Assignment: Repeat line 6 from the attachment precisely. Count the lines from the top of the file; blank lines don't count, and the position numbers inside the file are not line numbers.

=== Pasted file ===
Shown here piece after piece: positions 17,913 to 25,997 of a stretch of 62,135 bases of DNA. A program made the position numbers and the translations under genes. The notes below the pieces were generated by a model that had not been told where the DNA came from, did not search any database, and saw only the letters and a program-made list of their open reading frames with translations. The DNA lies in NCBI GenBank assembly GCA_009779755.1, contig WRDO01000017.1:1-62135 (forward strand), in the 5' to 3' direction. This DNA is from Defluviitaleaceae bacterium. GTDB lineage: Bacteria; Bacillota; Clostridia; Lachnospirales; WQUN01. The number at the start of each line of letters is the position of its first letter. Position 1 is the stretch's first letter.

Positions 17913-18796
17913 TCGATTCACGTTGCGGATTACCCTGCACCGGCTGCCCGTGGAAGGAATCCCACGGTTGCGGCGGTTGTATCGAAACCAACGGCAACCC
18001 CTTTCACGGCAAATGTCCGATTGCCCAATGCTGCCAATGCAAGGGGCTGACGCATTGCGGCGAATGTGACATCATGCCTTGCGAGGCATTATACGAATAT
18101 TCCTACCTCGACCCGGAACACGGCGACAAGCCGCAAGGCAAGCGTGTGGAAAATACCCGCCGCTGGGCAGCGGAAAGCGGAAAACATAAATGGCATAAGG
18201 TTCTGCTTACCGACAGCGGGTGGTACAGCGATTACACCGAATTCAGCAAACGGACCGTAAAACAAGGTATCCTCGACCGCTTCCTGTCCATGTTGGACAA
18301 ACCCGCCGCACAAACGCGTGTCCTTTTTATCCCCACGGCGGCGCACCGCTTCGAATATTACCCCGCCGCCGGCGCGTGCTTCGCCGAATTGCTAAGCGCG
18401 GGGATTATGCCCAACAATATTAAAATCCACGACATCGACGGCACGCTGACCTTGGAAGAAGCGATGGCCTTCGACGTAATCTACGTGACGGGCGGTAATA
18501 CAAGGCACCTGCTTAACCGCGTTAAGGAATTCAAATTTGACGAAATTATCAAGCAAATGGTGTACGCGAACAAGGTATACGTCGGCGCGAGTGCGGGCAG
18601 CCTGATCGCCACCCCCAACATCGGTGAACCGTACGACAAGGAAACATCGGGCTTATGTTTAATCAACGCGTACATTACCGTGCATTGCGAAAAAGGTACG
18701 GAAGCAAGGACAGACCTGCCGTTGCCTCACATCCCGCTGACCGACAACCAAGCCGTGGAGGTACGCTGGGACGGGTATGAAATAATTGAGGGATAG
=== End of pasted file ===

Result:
18201 TTCTGCTTACCGACAGCGGGTGGTACAGCGATTACACCGAATTCAGCAAACGGACCGTAAAACAAGGTATCCTCGACCGCTTCCTGTCCATGTTGGACAA